Wednesday, 4 January 2012

Malocchio

...or in English - the evil eye. In many cultures it is believed that certain people can cast a spell on you, cause bad luck or injury just by looking at you. You'll find this belief or superstition in the Middle East, but also in countries like Italy, Greece or Spain.

The so-called "curse" can consist of anything from small mishaps to some major "disasters". As protection against these, you can wear a cross around your neck or use various good luck charms.

Here in Italy people often use a "horn" as protection against the malocchio 
 

 
..... While in Greece they use the blue eye




Some days ago I got the proof that this superstition is still very much alive. My brother-in-law had suffered from headaches several days and no tablets helped relieve it so he asked his mother to do the malocchio - which means to perform a kind of ritual in order to verify if someone really has given him the evil eye and if so make it disappear .....

This ritual is normally performed by one of the oldest in the family, usually a grandmother - who most likely has learned it from her grandmother. I have found a video on Youtube that shows how it's done. It can be found here. (An American filmmaker has made a film about malocchio; can science prove or disprove this? Is the superstition still alive in the new generation? Is it possible to cure malocchio? Or even better, how can you avoid getting it?)

To perform this ritual you pour water in a small bowl and make the sign of the cross over it several times while saying a Catholic prayer before telling the evil and the envy to leave the person. When done, dip one finger in olive oil before dripping four drops of it in the water making the form of a cross.  If they divide in to many smal droplets it means that it really was the malocchio; if they remain unchanged it wasn't...

Then the bowl with the water and the oil is left to rest for a few hours so the oil will spread over the entire plate before it's poured into the sink so that it all will end in the sea where the malocchio will disappear for good.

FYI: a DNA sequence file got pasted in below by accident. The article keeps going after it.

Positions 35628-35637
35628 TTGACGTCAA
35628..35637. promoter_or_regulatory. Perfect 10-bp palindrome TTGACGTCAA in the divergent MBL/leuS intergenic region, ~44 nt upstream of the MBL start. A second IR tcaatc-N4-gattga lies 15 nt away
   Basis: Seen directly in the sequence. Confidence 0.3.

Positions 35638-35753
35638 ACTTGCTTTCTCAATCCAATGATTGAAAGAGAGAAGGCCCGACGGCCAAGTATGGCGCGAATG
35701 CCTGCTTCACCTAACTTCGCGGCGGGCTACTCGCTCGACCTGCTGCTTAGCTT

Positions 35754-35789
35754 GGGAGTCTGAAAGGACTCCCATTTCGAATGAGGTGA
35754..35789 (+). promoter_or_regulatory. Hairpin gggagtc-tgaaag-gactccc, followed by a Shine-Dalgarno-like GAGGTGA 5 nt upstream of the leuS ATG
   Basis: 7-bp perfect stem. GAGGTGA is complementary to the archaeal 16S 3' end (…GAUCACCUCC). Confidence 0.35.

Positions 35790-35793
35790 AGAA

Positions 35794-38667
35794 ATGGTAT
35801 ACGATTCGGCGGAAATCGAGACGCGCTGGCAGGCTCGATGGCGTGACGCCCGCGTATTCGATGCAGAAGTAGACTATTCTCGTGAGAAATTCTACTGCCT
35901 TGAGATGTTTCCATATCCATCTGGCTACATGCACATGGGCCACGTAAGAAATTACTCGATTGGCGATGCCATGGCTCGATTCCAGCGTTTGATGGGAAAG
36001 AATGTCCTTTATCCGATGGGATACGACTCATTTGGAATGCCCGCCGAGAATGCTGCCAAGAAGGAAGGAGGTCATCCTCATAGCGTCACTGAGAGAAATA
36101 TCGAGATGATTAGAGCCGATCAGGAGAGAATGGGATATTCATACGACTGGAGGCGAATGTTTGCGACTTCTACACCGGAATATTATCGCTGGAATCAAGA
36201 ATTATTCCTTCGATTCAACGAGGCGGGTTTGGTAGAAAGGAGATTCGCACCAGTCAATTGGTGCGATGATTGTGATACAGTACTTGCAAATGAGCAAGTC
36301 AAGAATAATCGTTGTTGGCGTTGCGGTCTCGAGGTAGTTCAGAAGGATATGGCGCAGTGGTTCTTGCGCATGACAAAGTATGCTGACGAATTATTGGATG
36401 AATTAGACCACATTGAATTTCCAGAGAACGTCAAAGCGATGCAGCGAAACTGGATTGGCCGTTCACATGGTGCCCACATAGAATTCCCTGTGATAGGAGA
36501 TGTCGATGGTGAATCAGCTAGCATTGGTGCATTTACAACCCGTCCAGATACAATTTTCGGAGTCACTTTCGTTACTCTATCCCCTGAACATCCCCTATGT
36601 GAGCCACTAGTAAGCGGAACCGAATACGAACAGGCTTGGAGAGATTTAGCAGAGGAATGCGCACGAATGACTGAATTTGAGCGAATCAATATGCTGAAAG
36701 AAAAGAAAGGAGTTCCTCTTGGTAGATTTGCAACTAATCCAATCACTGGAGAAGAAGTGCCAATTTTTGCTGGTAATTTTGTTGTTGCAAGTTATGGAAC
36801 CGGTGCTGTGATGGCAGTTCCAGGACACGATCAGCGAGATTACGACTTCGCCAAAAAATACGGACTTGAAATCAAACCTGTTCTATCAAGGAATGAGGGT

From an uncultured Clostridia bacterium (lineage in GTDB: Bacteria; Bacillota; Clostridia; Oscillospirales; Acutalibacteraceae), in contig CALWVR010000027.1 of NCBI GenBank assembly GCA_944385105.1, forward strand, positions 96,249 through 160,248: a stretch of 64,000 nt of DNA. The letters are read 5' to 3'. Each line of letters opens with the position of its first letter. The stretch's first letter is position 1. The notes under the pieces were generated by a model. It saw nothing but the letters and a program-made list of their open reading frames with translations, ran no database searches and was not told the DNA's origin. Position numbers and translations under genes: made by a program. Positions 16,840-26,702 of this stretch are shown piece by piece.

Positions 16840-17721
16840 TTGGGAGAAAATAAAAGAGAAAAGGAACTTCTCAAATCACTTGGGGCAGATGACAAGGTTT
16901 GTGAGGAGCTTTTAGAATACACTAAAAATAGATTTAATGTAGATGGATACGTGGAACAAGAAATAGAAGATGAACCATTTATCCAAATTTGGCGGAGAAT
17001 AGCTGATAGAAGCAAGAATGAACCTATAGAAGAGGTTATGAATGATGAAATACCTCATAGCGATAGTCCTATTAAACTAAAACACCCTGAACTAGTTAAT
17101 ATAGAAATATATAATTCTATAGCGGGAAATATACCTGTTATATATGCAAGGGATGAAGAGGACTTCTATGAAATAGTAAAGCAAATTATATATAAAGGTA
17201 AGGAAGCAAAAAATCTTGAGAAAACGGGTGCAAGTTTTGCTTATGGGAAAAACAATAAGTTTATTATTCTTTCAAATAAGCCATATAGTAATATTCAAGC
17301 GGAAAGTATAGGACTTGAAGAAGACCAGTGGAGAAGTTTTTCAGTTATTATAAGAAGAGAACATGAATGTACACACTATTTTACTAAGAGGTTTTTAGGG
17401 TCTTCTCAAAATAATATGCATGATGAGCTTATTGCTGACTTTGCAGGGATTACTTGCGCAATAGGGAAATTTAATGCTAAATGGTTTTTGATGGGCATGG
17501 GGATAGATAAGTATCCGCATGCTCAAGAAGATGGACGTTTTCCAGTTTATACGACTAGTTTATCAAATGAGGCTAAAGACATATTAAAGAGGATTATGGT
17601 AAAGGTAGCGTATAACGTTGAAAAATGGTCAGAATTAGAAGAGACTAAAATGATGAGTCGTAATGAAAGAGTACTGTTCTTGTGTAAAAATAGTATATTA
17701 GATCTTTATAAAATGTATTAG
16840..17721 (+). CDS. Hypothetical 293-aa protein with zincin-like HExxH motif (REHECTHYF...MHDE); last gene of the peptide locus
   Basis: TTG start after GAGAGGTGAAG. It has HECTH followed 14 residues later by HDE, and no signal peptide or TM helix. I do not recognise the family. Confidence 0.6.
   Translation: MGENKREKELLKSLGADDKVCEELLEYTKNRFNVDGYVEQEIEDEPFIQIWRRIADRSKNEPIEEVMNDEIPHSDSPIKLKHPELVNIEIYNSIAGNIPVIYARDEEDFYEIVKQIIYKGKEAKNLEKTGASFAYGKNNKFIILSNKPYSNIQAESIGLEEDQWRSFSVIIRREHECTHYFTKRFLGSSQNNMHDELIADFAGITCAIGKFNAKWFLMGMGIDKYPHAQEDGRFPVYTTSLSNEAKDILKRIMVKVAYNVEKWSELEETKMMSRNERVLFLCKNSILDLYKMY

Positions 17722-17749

While this took place me and my husband was sitting in the living room and mother- and brother-in-law was in the kitchen. 

What on earth are they doing - is it the "malocchio"? I asked my husband.

"Yes, my brother has a headache that won't go away", was the response I got.

"Well, then you simply take a headache tablet", I said (with emphasis - just to show how I felt about this topic). My husband only laughed at me...

When my mother- and brother-in-law came back into the living room, of course my husband had to tell them what I'd just said. My mother-in-law then looks at me and says "My dear, he has already taken several tablets without any result"

Which of course means that the only reasonable solution to the problem is doing the malocchio! 
 
....... SIGH!

10 comments:

alfredandvincent said...

Fun read! :))

Will be sharing this to our Evil Eye Page followers. :)

Evil Eye Jewelry by AlfredAndVincent.com

A Foreigner in Italy said...

Great! Thanks :)

demie said...

superstition? what do you mean superstition???
;0 )

A Foreigner in Italy said...

Ooops! Forgot that you're Greek, Demie! ;-))

Anonymous said...

Cara LINDA,
io al "malocchio" proprio non ci credo,anche se
la gente a volte può essere veramente cattiva e
questo è peggio del malocchio!BUONA
EPIFANIA!
LILIANA

A Foreigner in Italy said...

Buona Epifania anche a te, Liliana!

Nora said...

Gøy å høre om overtro og skikker i andre land ! Bor i Frankrike selv, men her virker det ikke som det er så veldig utbredt... De er derimot veldig flinke (les:altfor) til å ta medisiner. Jeg er sikker på at de hadde gitt ut piller mot pille-avhengighet...!

A Foreigner in Italy said...

Ja, det er tydelig at hvert enkelt land har sine særegenheter... ;-)

Anonymous said...

Excuse me, the blue eye charms are Turkish, NOT Greek. I think you need to study this a little more...

A Foreigner in Italy said...

This post wasn't meant as an article about the origins of the different charms used for protection against the evil eye. I'm merely stating that the blue eye charm is used in Greece for this purpose. Anyone who has been to Greece would know that. But this doesn't mean that it can't also be used in Turkey for the same purpose. Greeks and Turks have a lot of history in common and I doubt that one can claim that this charm is solely Turkish or Greek. Even though a Turk would claim it's Turkish and a Greek would claim it's Greek.

And I'm not the one to decide who is right...

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